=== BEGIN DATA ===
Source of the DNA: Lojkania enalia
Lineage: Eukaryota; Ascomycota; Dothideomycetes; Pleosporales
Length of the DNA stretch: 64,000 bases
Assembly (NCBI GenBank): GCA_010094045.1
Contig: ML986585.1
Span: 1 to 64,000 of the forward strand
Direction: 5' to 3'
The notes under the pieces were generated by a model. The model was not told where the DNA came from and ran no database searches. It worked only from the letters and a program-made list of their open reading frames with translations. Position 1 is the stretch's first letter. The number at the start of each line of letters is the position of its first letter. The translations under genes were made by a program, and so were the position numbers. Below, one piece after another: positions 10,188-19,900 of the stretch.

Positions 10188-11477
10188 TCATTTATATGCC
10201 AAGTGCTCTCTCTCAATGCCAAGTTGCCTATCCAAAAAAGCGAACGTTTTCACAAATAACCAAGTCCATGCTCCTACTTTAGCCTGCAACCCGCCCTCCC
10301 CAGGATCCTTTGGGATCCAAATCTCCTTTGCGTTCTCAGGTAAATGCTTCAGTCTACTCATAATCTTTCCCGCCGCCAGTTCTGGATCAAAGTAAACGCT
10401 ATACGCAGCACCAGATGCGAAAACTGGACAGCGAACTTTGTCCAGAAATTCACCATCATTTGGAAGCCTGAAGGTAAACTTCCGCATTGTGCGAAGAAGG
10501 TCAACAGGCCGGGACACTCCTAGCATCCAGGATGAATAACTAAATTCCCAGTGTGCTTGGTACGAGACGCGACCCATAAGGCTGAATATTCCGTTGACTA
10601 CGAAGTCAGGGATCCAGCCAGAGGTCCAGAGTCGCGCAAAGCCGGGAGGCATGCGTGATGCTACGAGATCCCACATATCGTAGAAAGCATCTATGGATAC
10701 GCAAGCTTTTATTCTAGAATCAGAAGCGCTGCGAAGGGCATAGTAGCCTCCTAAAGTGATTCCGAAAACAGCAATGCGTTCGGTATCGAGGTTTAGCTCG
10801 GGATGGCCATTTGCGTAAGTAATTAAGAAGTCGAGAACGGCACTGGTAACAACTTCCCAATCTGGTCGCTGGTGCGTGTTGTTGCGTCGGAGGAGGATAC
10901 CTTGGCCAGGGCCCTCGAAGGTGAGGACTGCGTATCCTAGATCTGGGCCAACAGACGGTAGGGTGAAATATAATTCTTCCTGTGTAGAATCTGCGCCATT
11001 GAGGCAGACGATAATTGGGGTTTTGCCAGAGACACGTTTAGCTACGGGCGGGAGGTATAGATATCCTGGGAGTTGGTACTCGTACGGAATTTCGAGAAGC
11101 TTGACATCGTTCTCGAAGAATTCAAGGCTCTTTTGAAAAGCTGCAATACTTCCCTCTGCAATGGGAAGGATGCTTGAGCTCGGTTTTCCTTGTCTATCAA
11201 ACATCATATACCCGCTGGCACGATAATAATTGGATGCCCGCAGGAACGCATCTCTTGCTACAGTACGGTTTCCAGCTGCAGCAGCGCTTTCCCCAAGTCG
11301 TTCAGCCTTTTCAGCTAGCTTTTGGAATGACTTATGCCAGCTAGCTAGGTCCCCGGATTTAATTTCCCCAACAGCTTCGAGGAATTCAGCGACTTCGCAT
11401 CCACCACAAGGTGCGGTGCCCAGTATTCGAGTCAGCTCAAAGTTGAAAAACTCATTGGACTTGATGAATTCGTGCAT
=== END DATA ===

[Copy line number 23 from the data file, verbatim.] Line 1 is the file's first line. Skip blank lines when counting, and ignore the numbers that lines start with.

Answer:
11401 CCACCACAAGGTGCGGTGCCCAGTATTCGAGTCAGCTCAAAGTTGAAAAACTCATTGGACTTGATGAATTCGTGCAT